Getting involved in development cooperation represents a key way for the Japan Teachers' Union to express its core values, as well as gain and retain younger members, vital to union renewal.
The Japan Teachers' Union (JTU) is committed to two types of projects, according to Fumiyo , Deputy Director of the JTU International Affairs Department.
The JTU supports two organisations - the Guru Republik Indonesia (PRGI)/Indonesia and the Myanmar Teachers’ Federation (MTF) - through the Education International (EI) Asia-Pacific office.
In addition, the JTU helps schools in Myanmar, for example building school facilities or supporting music education. The union is also trying to raise funds to support non-government organisations in children’s education in Afghanistan, India and Nepal.
Gender issues are an important component of JTU activities, says , with the union support girls in India, contributing to their empowerment and self-sufficiency. There is a special focus on “girls living in remote villages in Nepal, because they are particularly vulnerable to discrimination”, she notes.
Reasserting JTU’s values
The JTU development cooperation work is grounded in the four JTU core values, i.e. human rights, peace, environmental awareness, and living together with others, adds. “These values are universal and, as a member of a universal community, JTU would like to ensure via these activities that these values are achieved.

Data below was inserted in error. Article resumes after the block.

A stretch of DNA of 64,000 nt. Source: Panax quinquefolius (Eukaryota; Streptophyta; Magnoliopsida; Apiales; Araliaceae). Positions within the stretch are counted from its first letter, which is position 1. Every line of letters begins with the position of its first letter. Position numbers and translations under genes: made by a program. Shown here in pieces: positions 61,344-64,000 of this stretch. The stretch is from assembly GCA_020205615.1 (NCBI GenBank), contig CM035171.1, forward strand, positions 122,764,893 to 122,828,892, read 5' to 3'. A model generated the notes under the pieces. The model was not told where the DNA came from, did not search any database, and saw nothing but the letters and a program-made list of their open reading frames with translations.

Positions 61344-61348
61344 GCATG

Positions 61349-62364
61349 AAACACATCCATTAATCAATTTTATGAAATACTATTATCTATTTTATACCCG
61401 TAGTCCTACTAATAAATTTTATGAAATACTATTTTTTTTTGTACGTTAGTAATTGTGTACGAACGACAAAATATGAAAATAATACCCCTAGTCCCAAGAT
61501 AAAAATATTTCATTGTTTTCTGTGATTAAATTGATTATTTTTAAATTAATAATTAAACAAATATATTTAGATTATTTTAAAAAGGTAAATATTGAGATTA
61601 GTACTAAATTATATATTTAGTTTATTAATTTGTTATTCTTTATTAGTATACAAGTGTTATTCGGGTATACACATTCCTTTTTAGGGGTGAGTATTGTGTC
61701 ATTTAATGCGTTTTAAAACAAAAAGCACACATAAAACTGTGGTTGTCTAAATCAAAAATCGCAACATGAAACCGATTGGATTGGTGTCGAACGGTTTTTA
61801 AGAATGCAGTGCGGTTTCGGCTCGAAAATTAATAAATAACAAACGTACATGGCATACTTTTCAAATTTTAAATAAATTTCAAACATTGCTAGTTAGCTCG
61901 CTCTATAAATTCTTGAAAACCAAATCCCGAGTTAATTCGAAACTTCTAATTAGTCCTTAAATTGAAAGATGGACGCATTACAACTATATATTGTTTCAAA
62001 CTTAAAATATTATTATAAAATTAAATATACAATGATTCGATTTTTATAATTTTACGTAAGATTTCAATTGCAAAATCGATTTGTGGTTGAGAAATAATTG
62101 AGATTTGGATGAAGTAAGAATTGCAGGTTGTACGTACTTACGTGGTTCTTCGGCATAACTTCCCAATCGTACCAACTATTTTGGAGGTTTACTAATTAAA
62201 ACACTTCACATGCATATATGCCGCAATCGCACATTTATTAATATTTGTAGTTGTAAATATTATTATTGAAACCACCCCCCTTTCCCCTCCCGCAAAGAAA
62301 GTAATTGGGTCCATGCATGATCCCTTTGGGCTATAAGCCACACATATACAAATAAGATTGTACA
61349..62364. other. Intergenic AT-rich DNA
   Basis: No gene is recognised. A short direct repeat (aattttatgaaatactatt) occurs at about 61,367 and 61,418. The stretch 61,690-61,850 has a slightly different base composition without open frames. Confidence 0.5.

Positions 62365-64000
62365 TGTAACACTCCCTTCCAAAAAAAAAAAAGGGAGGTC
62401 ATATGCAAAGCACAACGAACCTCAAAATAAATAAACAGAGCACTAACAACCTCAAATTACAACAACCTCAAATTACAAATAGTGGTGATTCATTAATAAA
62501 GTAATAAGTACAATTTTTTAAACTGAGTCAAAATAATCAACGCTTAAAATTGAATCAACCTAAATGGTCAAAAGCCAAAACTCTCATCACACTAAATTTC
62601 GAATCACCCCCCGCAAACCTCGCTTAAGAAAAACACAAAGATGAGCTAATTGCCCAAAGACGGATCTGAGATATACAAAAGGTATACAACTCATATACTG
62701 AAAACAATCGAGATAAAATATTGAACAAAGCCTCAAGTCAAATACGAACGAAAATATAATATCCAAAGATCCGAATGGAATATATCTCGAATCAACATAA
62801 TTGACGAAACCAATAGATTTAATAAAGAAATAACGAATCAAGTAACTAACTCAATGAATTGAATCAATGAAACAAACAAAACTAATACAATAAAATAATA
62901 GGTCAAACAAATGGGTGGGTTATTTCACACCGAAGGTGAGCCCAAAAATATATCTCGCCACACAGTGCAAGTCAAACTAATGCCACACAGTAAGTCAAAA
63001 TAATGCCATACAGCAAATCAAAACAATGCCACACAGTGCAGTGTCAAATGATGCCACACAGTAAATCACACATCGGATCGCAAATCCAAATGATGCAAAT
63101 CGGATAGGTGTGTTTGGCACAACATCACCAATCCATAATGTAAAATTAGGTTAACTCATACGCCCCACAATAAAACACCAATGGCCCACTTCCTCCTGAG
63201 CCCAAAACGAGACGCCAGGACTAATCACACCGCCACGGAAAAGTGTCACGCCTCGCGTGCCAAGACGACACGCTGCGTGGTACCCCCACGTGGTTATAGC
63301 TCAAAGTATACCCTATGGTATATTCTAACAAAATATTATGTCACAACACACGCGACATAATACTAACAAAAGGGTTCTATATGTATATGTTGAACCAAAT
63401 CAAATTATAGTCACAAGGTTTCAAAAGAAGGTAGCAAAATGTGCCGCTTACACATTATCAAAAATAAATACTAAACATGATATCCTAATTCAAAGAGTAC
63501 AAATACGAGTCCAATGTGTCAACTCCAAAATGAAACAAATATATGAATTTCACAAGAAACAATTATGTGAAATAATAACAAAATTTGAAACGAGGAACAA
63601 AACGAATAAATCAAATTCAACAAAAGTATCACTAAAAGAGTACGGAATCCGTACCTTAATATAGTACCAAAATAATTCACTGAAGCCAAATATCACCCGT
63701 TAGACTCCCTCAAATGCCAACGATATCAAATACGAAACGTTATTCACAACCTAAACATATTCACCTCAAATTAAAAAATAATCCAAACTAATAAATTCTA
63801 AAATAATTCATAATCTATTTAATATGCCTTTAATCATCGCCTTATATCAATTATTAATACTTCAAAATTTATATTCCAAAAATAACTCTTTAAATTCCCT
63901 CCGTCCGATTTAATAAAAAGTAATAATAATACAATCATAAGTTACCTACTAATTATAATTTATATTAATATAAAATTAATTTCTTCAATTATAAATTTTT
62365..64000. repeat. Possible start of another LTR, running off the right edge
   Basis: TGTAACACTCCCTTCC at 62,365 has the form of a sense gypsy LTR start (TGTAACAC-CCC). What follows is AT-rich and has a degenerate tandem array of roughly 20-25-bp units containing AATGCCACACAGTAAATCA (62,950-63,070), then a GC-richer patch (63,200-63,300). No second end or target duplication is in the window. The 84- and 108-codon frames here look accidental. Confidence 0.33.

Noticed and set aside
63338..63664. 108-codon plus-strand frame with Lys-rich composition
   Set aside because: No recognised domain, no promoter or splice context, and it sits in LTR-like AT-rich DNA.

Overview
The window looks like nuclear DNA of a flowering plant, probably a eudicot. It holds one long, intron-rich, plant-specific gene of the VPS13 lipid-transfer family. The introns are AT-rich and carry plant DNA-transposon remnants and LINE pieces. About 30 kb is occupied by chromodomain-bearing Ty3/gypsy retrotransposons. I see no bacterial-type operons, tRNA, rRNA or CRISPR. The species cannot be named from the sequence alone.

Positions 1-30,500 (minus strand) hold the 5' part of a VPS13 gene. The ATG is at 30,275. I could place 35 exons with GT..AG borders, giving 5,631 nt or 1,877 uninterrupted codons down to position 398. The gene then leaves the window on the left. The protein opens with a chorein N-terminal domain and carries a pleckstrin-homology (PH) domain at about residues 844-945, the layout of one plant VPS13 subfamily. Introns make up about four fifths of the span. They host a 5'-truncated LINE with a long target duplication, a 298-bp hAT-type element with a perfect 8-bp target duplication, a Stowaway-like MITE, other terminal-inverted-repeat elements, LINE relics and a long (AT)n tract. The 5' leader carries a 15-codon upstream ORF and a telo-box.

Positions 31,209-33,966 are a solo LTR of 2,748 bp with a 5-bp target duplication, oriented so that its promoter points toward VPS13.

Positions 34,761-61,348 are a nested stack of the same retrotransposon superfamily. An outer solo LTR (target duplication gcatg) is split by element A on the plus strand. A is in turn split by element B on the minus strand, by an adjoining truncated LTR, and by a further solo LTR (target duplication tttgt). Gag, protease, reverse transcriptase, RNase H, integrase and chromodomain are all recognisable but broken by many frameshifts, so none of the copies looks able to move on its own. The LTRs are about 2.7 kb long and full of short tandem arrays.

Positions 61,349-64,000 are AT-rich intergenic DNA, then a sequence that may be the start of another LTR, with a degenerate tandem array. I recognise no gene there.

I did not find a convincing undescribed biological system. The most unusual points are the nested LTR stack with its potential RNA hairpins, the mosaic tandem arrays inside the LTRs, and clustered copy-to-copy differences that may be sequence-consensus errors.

“We are also particularly committed to EI’s development cooperation activities because we are currently chair of the EI Asia-Pacific Regional Committee; we take it seriously and believe it is our responsibility to support other unions in Asian countries.”
She also talks about geographical, cultural or organisational (financial management, coordination and communication) challenges in development cooperation work which partners from different countries must overcome to make their collaboration work.
Uniting all generations
The JTU is also engaged in mobilising it members, “knowing that they can make a difference in the world”, says . “Being involved in EI development cooperation is also creating a new image for JTU, which we can promote to the younger members and the teachers.” Her union will continue to try and attract younger activists’ generations by showcasing the successful Myanmar’s project on music education, in which many young JTU members are involved.
You can listen to the EI EdVoices podcast with JTU’s Fumiyo
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